John Fischler, a physical education teacher at Holy Spirit Catholic school, was initially suspended with pay after three students made what police would eventually determine were false claims of sexual misconduct against Fischler over the course of two years, The San Jose Mercury News reported Sunday. He later left the school of his own accord.
One girl, age 11, said Fischler touched her buttocks in 2009 while instructing her to perform a squat thrust. Fischler denied having touched the girl's behind but admitted to touching her hips. He was disciplined by school administrators for violating their no-touching policy.
In 2010, a group of girls including a sibling of the girl from the 2009 incident said Fischler inappropriately barged into a girl's bathroom where several of them were changing and leered at them in various states of undress.
A police investigation into the allegations ultimately sided with Fischler, who said he knocked on the door to the restroom, which also served as a locker room for female students, and was forced to enter because the sound of shrieking was disrupting a class down the hall. Police later found that the girls who made the allegations coerced the other girls into lying to administrators about Fischler's conduct in an attempt to get him fired.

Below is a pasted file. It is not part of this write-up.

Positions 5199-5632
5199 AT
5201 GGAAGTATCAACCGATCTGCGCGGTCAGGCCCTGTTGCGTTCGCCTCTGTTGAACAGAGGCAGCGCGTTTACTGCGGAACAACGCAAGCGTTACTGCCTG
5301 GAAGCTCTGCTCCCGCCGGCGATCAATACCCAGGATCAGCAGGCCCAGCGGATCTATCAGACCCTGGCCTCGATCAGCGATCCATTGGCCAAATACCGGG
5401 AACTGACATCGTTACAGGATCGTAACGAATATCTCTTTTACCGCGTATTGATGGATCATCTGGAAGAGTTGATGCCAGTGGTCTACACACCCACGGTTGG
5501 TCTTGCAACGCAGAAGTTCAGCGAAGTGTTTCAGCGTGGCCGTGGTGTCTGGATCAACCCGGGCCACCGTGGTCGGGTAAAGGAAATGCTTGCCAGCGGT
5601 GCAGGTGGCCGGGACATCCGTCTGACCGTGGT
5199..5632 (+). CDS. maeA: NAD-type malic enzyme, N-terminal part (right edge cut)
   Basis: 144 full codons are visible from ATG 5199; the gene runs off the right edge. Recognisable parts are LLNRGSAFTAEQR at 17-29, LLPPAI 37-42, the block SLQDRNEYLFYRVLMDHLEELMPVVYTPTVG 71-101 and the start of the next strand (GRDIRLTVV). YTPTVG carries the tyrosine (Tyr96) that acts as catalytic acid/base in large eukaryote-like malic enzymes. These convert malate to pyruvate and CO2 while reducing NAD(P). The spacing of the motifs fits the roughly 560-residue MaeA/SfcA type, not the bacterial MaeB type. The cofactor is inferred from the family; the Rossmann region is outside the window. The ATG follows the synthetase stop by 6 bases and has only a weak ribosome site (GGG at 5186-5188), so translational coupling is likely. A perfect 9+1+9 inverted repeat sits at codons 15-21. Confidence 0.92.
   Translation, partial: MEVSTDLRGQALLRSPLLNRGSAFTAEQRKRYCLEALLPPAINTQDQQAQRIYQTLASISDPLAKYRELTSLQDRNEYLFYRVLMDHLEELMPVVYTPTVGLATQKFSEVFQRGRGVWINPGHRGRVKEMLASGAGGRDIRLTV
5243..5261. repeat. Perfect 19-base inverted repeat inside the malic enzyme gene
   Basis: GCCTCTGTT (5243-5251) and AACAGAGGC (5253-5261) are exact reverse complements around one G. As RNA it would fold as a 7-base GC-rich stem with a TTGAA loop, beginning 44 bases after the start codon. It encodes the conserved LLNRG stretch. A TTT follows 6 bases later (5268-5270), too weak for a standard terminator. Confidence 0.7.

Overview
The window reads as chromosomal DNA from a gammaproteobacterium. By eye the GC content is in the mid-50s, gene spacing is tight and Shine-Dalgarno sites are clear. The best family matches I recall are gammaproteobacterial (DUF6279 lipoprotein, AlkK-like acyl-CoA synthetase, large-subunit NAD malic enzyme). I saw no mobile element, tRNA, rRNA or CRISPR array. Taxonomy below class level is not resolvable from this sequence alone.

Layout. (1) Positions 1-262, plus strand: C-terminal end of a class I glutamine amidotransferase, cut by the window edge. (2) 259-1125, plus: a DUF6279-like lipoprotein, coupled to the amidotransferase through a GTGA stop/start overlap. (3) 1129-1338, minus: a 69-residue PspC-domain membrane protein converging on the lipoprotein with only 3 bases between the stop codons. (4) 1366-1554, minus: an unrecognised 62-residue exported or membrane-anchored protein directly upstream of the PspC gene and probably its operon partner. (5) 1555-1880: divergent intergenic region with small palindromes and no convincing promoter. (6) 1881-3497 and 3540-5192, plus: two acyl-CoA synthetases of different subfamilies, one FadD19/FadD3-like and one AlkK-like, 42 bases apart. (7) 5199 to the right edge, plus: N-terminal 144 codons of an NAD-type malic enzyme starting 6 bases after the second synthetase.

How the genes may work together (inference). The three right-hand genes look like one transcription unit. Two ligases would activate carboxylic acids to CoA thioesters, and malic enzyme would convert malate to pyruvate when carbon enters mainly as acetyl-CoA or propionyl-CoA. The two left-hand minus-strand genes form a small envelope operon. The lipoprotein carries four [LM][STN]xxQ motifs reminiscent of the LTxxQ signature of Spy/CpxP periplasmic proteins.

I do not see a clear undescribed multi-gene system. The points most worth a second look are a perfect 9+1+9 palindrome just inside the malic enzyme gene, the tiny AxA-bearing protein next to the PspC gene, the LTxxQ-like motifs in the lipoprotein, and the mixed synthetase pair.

Though police ultimately cleared Fischler of wrongdoing, his name was listed for months on a state database available to law enforcement and other agencies seeking to screen employees who have contact with children. His lawsuit alleges the girls' actions and that of their parents -- who knew or should have known their children were lying -- destroyed his reputation and his career as a teacher.
He said the girls and their families were in a "malicious craze" to get him fired from his job.
The suit seeks unspecified compensatory damages from the three families, the Mercury News said.
The families being sued have responded, standing by their initial allegations, calling Fischler a "crude, rude, socially inappropriate teacher."
Legal experts have questioned the potential unintended consequences of an adult suing children who say they're victims of abuse -- arguing it could have a chilling effect on legitimate abuse victims, many of whom never report the crimes out of fear of repercussions.